I think our inability to talk about female sexuality in a positive light is stunting the growth of our young women. They are not taught to understand their feelings and instead are bombarded with mixed messages about what is right and wrong sexually. Having been a teenage girl not that long ago, I can tell you these messages are confusing. The first thing most girls are taught is that you are not supposed to have sex until you are married but they are not taught that regardless of this they are going to have sexual feelings. Nor is that ideology one that applies to everyone in our society anymore, most people will not wait until marriage to have sex or even to start a family. Some people, like myself, will opt against marriage because that is not something that they want. Girls need to be taught about their own bodies and have an understanding of sexuality outside of their reproductive function. When I was in my sex education classes in late elementary school and early high school, there were a lot of pictures of the reproductive organs and their function. There was a lot of talking about refraining from sex and a lot of talk about repercussions of sex, such as STI’s. There was little to no talk about sex in a positive light, though I did go to a school that promoted safe sex thankfully. The school’s made sex into something that was meant to be scary and terrify us into not having sex until we were older but it didn’t give any positive tools to deal with the immediate situation of budding sexuality.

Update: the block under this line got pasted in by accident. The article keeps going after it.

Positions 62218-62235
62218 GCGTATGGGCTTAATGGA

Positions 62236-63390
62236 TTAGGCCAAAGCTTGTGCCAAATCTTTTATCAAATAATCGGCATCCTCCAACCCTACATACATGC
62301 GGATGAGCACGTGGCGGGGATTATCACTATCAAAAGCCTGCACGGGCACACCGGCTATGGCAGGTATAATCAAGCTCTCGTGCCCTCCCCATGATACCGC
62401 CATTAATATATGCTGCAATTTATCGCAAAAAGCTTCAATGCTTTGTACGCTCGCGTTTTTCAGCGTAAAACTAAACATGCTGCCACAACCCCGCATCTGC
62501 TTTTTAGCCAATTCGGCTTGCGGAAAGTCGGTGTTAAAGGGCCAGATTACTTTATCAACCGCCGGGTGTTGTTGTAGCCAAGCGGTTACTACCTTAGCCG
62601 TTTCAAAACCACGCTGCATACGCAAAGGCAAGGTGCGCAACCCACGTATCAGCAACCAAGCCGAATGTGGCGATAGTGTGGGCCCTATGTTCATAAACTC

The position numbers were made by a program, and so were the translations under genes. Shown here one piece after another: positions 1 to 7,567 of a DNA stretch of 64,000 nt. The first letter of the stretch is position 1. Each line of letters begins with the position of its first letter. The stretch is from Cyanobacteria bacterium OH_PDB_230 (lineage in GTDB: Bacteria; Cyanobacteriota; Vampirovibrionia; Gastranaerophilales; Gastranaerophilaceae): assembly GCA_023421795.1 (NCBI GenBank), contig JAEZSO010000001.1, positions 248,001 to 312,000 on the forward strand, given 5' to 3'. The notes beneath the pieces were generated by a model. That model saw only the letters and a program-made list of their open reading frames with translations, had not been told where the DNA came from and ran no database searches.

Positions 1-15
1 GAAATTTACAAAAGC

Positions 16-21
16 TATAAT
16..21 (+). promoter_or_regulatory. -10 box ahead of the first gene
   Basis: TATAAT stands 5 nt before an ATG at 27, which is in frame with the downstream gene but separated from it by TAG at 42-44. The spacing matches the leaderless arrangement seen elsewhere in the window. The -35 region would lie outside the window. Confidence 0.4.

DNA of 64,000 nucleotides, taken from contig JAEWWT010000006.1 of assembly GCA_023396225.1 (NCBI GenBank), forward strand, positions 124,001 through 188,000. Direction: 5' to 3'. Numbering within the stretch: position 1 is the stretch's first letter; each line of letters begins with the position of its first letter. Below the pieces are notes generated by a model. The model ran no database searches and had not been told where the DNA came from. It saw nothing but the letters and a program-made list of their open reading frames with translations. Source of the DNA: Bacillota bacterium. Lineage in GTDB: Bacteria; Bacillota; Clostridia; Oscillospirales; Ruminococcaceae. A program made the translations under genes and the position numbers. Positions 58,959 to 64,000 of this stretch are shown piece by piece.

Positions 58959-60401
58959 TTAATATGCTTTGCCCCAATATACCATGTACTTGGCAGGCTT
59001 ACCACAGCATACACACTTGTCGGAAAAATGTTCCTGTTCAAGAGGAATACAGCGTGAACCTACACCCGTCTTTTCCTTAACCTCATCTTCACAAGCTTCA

Growing up with these contradicting images of sex makes sex seem interesting, terrifying and confusing all at once. This is at the same time where sexual feelings are coming to the forefront. I once had a male friend who told me that in the section of sex education class where they separate the boys from the girls the boys were taught about masturbation. Being in the girls section I never heard about masturbation. This is telling about the separation between the perceived images of male sexuality and female sexuality. Males grow up learning that they are sexual creatures and that their sexuality is something that is inherently a part of them. Females are taught that they are in control of their sexuality and that it is not something that they should an issue for them, essentially females can control it and males can not. Once again I look back at my personal experience and remember masturbating constantly as a teenager, feeling shame about it almost every time. It wasn’t until I went to college and began to get my footing in women’s issues that I learned that masturbation is normal and healthy, as well I learned that many of my friends did it and had experienced the same feelings that I had of shame. By not teaching our young women about masturbation or teaching them that masturbation is a bad thing they are forced into a world of repression and shame. They are taught that sexuality is bad and unsafe, that it can have many various repercussions. They are not taught that masturbation is a healthy and normal way to learn how to deal with sexuality. It is also a great tool for learning your own body because without knowing your own body and what you like, how are you supposed to have someone else understand it.